NATO members have committed to boosting their defense capabilities. Beyond reversing downward trends in spending, what should allies do to meet that commitment?

  • The European Endowment for Democracy Goes Russian

    Posted by: Judy Dempsey Monday, March 16, 2015 2

    The Kremlin’s clampdown on the media and sophisticated propaganda machine are giving the European Endowment for Democracy a new sense of focus.

  • Letter From Stockholm

    Posted by: Björn Fägersten, Jonathan Lundell Friday, March 13, 2015 2

    The Swedish government that entered office in late 2014 has a bold foreign policy agenda, continuing the country’s traditionally high level of international ambition.

  • Greece’s Cynical Anti-German Rhetoric

    Posted by: Judy Dempsey Thursday, March 12, 2015 1

    Athens is using the two issues of refugees and the Nazi occupation of Greece as pawns in its talks with other eurozone members. That is undermining EU solidarity.

  • Judy Asks: Does the EU Need Its Own Army?

    Posted by: Judy Dempsey Wednesday, March 11, 2015 1

    Every week, a selection of leading experts answer a new question from Judy Dempsey on the foreign and security policy challenges shaping Europe’s role in the world.

  • The Illusion of an Independent EU Army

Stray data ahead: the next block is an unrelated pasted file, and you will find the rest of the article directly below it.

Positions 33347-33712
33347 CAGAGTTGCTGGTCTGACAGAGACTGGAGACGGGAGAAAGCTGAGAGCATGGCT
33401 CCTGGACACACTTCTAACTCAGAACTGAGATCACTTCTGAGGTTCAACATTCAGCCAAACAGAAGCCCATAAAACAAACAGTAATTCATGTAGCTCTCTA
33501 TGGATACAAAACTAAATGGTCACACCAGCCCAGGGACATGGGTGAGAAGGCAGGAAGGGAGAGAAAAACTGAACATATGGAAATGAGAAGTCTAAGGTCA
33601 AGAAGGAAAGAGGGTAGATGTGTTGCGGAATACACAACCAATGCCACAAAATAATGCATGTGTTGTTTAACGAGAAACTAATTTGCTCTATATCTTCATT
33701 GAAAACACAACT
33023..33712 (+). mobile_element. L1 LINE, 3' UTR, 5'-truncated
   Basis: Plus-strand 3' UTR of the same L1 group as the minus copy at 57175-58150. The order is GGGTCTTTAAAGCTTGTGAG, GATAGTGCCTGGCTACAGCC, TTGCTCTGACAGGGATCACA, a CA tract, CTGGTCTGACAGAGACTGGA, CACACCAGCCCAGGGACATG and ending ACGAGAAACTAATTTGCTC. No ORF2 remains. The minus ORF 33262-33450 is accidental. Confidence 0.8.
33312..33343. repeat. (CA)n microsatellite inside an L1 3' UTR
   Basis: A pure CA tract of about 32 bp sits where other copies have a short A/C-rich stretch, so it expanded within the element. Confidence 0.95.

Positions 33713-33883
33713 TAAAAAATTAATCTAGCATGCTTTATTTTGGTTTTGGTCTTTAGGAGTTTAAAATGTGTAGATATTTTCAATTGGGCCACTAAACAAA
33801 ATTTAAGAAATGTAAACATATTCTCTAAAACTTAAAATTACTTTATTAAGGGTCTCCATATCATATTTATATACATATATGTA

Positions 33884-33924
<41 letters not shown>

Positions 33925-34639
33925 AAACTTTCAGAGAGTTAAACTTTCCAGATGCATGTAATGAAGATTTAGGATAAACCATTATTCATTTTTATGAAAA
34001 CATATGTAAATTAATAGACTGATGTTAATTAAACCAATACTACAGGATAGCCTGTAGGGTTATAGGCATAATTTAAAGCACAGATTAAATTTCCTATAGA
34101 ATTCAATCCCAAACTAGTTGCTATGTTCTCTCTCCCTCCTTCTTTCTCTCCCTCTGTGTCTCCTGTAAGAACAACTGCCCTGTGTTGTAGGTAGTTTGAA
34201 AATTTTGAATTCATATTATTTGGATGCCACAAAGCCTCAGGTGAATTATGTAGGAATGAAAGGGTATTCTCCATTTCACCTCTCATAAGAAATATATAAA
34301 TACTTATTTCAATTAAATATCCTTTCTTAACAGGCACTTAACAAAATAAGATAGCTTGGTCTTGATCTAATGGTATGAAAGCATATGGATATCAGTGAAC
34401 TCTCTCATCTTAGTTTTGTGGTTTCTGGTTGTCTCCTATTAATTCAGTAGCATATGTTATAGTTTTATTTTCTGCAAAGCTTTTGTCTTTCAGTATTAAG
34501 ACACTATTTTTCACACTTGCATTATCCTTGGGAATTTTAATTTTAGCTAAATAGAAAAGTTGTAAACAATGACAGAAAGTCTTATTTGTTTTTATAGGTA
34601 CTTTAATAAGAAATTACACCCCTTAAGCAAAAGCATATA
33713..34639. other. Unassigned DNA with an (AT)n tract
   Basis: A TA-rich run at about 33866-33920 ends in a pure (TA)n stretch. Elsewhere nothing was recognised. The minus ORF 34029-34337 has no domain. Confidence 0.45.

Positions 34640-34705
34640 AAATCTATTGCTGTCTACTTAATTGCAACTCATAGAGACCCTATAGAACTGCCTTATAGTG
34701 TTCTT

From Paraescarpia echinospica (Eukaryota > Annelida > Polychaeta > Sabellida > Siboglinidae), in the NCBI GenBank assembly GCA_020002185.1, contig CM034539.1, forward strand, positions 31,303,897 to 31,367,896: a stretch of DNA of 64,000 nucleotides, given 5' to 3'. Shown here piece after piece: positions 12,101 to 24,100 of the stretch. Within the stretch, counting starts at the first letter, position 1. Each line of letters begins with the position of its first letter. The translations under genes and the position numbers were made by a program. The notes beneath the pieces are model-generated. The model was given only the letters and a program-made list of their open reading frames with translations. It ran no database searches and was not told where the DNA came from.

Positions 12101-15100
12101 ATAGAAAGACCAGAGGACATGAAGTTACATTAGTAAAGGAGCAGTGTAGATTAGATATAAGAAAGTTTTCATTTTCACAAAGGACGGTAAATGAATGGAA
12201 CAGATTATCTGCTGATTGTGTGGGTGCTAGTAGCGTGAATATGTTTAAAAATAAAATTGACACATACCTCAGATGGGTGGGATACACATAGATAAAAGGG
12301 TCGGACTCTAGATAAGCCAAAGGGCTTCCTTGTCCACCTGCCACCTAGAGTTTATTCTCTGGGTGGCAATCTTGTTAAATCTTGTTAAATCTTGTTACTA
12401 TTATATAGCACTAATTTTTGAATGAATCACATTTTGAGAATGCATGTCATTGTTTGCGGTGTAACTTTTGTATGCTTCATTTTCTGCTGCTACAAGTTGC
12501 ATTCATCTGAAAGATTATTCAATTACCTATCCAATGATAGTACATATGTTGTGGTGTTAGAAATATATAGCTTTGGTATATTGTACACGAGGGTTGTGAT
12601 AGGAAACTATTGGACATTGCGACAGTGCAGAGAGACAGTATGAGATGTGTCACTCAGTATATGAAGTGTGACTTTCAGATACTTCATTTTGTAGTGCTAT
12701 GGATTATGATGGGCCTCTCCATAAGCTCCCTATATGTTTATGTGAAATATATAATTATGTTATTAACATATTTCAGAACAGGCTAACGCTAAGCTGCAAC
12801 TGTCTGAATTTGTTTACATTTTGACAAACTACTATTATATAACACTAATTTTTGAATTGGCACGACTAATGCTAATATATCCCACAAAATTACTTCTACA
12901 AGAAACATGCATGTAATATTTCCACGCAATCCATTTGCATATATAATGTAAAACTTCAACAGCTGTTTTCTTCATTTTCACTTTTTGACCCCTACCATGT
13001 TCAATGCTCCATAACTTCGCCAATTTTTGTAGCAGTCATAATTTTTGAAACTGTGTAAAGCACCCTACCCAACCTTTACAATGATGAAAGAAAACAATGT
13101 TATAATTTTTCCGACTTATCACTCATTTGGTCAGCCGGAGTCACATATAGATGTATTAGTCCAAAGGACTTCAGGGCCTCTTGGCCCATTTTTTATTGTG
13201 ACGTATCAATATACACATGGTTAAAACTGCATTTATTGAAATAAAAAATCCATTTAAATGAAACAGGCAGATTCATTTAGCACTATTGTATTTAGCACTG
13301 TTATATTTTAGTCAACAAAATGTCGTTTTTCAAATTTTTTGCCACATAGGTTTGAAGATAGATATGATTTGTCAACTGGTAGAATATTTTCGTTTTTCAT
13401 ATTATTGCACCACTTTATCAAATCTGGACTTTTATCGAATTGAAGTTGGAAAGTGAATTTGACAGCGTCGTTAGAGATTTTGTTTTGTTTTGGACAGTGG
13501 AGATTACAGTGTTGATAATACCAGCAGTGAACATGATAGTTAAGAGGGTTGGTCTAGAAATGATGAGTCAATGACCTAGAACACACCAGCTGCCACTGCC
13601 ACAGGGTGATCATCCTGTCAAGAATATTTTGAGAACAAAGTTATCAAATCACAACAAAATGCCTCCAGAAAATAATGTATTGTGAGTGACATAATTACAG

Posted by: Jan Techau Tuesday, March 10, 2015 8

    Despite recent calls for an EU army, Europeans should be under no illusions that they are and will remain dependent on the United States for their defense.

  • Remembering the Victims of Stalin’s Great Terror

    Posted by: Judy Dempsey Monday, March 09, 2015 3

    An exhibition of Stalin’s campaign of political repression in 1937–1938 coincides with Vladimir Putin’s attempts to forget this part of Russia’s past.

  • Letter From Bratislava

    Posted by: Milan Nič, Marian Majer Friday, March 06, 2015

    Slovakia succeeds in many aspects of foreign and security policy, but the way in which it does so is patchy and complacent. Bratislava needs a more strategic approach.

  • The OSCE’s Near-Impossible Mission in Ukraine

    Posted by: Judy Dempsey Thursday, March 05, 2015 3

    The head of the Organization for Security and Cooperation in Europe discusses the task of monitoring the ceasefire in eastern Ukraine and the future of European security.

  • Judy Asks: Can Nemtsov’s Murder Change Russia?

    Posted by: Judy Dempsey Wednesday, March 04, 2015 2

    Every week, a selection of leading experts answer a new question from Judy Dempsey on the foreign and security policy challenges shaping Europe’s role in the world.